URUS bersama Suraya | 5 Types of Passive Incomes You Can Consider (Ranked from Easiest to Hardest)

5 Types of Passive Incomes You Can Consider (Ranked from Easiest to Hardest)


What happens if you no longer have a salary, and can no longer work anymore? How will you pay for life’s necessities? Those are hard questions to answer, but important ones. In this article, we would like to introduce you to the world of passive income.


First, a distinction between active income and passive income: the former is the income derived from your labour, time and skills, while the latter is the income generated regardless of your activity, the one that generates your money ‘as you sleep’.


Here are some types of passive income in Malaysia. We have sorted them from the easiest to the hardest.


#1 - Low-to-medium-risk investments


What this entails: Grow your excess savings by putting them in various investments.


Some examples of safe investments: Mutual funds (ASB, ASW, etc.), fixed deposit, low-risk unit trust, stocks/shares from blue-chip companies (preferably the ones that give dividends), ETFs (Exchange-Traded Funds) and Real Estate Investment Trusts (REITs).


The (oversimplified) steps if you want to do this type of passive income:

? Choose the right investments for you—probably the hardest part. If you are not a DIY investor, it is a good idea to engage the services of a financial planner.

? Contribute monthly/yearly (you can automate this).

? Receive dividends*, usually yearly (*sometimes you don't get this if the company is not profitable that year, or if they made a loss).


Pro: Easiest type of passive income to get into; great for long-term investors as you can just forget about it.

Con: Not much control; have to learn withdrawal strategies so you don't withdraw too much.


#2 - Rent out what you already own



What this entails: Identify what you already have which are sought after by other people on a temporary basis. Some options include parking space, car, extra room (for tenancy or for storage), items for special occasions (like wedding dress and accessories), equipment and gear (camera, gaming and VR, to name a few), and more.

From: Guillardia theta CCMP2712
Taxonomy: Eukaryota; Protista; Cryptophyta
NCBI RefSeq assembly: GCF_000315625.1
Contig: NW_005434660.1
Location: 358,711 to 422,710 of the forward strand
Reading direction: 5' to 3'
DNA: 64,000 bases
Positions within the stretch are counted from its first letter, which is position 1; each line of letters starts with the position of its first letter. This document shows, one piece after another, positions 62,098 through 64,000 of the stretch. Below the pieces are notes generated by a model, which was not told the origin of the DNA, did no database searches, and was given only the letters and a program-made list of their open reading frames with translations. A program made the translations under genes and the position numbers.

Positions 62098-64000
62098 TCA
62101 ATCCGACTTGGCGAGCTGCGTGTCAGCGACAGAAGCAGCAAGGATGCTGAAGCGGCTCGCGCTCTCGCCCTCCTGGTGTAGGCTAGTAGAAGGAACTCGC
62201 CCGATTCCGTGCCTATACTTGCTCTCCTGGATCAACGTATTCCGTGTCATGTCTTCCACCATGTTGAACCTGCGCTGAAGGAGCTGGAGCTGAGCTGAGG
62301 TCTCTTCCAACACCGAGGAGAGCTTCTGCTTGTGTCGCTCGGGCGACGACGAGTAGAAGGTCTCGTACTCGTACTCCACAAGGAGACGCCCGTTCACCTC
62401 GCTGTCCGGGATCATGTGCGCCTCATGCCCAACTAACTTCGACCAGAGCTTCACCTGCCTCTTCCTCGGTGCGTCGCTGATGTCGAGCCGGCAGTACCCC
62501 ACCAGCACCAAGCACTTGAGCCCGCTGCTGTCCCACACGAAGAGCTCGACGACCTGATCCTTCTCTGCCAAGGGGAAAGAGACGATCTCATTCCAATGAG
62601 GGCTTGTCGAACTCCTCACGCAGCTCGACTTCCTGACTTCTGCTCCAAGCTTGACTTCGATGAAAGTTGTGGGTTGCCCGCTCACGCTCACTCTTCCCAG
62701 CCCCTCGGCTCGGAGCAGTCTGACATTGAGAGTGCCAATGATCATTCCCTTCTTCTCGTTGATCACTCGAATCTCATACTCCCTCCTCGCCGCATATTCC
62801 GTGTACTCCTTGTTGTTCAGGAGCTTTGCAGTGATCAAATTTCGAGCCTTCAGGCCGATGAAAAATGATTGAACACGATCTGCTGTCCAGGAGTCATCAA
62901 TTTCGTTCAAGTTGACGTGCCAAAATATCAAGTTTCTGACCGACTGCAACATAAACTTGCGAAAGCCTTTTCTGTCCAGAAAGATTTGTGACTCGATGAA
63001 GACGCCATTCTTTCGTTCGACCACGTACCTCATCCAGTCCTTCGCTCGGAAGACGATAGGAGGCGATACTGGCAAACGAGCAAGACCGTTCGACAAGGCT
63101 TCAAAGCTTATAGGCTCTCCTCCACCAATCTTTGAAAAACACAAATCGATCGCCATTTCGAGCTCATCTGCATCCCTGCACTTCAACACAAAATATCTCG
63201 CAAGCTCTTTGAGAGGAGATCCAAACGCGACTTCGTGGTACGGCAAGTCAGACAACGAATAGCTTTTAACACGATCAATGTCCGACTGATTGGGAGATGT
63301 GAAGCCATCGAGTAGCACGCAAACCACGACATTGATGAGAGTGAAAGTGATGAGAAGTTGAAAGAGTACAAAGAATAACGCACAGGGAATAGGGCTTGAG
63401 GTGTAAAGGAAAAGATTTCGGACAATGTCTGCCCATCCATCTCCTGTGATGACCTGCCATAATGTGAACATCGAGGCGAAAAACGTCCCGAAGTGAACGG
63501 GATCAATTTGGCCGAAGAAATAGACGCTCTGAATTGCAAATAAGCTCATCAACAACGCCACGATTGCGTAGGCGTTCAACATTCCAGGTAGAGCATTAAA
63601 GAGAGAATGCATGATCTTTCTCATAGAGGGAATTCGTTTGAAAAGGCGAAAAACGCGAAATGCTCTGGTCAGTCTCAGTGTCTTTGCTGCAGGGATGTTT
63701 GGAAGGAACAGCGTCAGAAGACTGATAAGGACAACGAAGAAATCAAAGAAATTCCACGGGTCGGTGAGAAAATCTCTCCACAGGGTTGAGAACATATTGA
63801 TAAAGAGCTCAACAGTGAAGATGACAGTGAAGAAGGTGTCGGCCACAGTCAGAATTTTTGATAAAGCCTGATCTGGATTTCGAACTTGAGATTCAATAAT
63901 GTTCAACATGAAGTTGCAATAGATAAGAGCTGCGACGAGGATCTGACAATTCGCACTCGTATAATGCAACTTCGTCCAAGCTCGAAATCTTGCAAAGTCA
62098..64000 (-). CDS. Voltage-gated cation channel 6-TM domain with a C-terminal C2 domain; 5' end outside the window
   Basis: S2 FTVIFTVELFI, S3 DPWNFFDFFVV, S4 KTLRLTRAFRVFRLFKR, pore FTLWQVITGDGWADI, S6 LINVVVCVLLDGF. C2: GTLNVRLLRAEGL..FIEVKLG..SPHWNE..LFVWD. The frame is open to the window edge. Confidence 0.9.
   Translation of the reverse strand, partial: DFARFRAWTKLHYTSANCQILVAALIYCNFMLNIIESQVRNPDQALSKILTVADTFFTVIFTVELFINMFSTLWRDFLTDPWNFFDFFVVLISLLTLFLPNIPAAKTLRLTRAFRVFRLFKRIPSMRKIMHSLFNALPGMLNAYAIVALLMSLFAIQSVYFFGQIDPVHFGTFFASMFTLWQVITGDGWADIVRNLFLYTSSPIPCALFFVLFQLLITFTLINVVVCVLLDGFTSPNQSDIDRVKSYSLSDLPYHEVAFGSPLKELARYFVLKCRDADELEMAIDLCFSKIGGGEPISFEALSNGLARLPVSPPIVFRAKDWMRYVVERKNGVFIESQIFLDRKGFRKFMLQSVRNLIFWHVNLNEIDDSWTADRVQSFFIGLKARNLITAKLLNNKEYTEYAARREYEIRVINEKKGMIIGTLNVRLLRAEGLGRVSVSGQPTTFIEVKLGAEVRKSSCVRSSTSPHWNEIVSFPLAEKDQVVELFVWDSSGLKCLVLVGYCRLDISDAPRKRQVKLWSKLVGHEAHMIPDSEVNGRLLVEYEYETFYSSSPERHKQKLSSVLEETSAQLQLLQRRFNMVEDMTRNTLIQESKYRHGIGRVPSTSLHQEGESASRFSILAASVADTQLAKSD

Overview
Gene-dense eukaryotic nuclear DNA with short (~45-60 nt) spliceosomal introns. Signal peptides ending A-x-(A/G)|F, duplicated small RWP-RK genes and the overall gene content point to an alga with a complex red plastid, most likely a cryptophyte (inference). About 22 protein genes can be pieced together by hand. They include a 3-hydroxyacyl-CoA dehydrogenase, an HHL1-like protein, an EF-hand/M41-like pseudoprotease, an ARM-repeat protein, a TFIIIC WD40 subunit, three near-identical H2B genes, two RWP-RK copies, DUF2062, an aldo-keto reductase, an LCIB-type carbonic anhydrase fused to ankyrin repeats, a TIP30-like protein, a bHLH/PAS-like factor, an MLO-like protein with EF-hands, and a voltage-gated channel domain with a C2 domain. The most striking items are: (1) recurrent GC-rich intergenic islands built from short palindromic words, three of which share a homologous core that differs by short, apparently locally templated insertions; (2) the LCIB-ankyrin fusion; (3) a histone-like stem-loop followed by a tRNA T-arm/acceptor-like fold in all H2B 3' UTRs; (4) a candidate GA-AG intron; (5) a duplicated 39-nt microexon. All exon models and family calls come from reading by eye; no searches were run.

The (oversimplified) steps if you want to do this type of passive income:

? Research what people are looking to rent.

? Find trusted platforms to list your item (preferably with insurance).

? Earn passive income as the item is rented out.


Pro: No start-up cost as you already own the item.

Con: Not all renters will be responsible for the items (thus choosing the right platform is important).


#3 - Property


What this entails: Buy and rent out property spaces to tenants. To make this profitable, the amount of rent must exceed the amount of monthly/yearly payments you make (not just mortgage, but also insurance, taxes, etc.).


The (oversimplified) steps if you want to do this type of passive income:

? Research locations and demand.

? Buy/lease the property.

? Renovate it (optional, but common in order to attract tenants).

? Hire property agent to handle rental inquiries and prepare contracts.

? Hire property manager to look after the property (optional, but not uncommon. Who wants to deal with leaked toilets?).

? Receive rental checks monthly or according to agreed schedule.


Pro: If you get tenants for the whole duration of the mortgage, you are essentially getting the property for free by the end of the term; tax benefits.